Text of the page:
The most immediate difference from Shimano is the nature of the float; with the Time system, the pivot is more in the middle of the pedal rather than swivelling from the front of the cleat (as per the Shimano arrangement). This feeling is obvious to begin with but the sensation settles quickly; it took around 30 minutes to adjust to and then it all seemed very natural.

Watch the ‘First Ride’ video (link at the top of the page) to get my immediate impressions of the XPRO 12 pedals. I’ll write more about them as this test progresses but I’m already happy to have made the swap despite considerable hesitation to change from Shimano (as I say often while talking to camera about them while riding).


– Unboxing and first impressions (click link below)




At AUD$452 (in March 2022), the XPRO 12 pedals aren’t cheap. They are the second-in-line in the Time range and they are lightweight and time will tell how robust they are.

After this initial month of use, I’ve found the right position for the cleat (within minutes of making the change) and I’m now used to the float/tension.

As you’ll see as I offload as many initial thoughts as possible, the change of pedals did get me thinking about all that is affected by one product swap.

Removing the SPD-SL pedals means that there is no longer any Shimano component on my bike and that’s worth referencing as Time is now part of the SRAM family of products so it ‘matches’ the Force AXS groupset I’ve been using for around two years. (Of course, that’s only a brand reference, and it doesn’t influence the ride characteristics of the bike at all.)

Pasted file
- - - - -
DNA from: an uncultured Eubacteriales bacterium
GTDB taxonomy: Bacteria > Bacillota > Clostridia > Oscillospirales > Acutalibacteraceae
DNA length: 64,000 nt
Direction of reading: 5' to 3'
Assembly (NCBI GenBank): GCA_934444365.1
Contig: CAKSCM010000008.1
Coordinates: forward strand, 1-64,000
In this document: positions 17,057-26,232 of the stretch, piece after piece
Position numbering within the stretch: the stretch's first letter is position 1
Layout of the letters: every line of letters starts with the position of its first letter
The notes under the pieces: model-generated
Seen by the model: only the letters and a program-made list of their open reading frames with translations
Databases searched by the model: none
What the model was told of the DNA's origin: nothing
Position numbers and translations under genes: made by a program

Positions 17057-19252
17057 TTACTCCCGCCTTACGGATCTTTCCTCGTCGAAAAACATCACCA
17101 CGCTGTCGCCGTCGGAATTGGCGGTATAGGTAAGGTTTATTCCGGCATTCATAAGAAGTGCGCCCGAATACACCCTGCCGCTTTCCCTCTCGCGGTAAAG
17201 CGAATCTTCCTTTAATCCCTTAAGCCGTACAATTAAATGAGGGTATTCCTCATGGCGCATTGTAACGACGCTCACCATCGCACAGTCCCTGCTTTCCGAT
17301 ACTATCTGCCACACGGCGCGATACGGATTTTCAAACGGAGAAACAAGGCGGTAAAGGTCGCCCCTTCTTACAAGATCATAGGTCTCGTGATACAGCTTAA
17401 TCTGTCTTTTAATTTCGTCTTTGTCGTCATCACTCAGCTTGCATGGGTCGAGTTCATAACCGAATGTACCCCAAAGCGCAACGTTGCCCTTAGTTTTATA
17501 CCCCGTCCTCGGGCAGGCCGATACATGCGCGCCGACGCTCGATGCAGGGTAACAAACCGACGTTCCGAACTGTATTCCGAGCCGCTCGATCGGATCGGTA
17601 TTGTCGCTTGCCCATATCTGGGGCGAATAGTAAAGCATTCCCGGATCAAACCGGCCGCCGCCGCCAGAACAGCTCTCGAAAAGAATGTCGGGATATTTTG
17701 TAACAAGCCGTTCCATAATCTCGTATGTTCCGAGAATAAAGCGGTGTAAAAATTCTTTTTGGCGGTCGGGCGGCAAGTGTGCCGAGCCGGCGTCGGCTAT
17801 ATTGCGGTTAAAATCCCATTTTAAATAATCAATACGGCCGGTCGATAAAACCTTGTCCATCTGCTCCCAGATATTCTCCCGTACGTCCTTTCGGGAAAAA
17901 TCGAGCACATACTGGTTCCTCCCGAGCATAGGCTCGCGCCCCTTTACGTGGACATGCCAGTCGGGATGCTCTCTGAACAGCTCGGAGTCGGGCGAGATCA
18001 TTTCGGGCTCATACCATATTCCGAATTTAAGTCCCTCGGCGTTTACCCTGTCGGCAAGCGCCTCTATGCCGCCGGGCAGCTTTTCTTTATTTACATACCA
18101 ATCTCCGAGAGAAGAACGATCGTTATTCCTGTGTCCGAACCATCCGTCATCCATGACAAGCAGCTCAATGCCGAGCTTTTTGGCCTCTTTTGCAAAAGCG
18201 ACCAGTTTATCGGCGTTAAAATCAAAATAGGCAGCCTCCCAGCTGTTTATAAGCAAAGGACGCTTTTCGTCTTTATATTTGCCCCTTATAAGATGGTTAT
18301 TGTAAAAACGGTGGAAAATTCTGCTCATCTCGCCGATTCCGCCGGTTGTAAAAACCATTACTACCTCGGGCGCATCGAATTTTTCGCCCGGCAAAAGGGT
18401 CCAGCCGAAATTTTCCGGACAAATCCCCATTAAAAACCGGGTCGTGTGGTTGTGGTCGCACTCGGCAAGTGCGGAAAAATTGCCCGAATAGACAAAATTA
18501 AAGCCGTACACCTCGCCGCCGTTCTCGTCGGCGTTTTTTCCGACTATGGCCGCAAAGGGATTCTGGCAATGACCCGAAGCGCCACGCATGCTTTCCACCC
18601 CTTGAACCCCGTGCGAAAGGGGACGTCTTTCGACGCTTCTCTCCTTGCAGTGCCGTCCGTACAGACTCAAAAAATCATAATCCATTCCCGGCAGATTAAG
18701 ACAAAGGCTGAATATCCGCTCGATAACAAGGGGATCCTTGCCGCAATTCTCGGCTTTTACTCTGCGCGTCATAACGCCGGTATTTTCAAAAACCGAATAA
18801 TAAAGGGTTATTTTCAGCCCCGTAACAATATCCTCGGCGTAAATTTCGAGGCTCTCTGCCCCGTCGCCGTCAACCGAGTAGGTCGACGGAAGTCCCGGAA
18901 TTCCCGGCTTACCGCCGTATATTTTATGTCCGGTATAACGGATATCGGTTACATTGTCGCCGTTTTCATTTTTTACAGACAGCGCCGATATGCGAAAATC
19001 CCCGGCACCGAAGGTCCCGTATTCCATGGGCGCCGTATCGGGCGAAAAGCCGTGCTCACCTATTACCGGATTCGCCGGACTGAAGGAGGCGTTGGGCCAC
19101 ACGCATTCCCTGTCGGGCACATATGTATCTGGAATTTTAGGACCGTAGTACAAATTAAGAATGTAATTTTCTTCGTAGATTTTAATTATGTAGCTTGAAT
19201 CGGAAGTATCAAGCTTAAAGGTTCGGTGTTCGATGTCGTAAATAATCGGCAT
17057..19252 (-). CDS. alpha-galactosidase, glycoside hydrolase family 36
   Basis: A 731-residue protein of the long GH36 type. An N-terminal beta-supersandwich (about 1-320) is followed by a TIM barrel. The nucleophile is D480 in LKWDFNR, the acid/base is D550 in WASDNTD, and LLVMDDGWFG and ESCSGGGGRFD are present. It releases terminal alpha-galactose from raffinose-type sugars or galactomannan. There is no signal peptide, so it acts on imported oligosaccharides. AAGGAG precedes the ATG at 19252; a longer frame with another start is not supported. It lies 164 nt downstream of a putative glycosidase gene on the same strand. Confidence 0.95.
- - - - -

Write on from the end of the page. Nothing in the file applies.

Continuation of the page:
The Time pedals (94g each) are lighter than the Shimano Dura-Ace pedals from around 2012 that I’d been using (123g each). Out of the box, the XPRO 12 pedals seemed incredibly light even if it’s only a minor weight saving. Although you’d be pushing it to say you notice this while riding, it’s a few grams gone… and it all adds up.

The cleats, after a month of solid use. This isn’t exactly a glamour shot of the Time cleats but it shows them in their true state after plenty of riding, and quite a lot of walking – including some rough terrain while sightseeing on recent rides. They are a bit scuffed but the large bits of plastic towards the rear don’t influence the engagement with the pedal, rather it is there to protect the functional part of the cleat from damage when you’re not on the bike.


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What remains to be seen is how the Time XPRO 12 pedals last. Will the crispness of the iClic system dull a little over time? What about the cleats? How are they going to wear? And will they need replacing more often than the Shimano equivalent?

I don’t yet have the answers but I’ll be sure to report in when changes are made (ie. if I try the no-float cleat, etc). For now, I’m happy to have made the switch. It has been an interesting experiment already. If you have any questions, don’t hesitate to send an email and/or leave a comment on RIDE Media’s YouTube channel or other social media portals.


– By Rob Arnold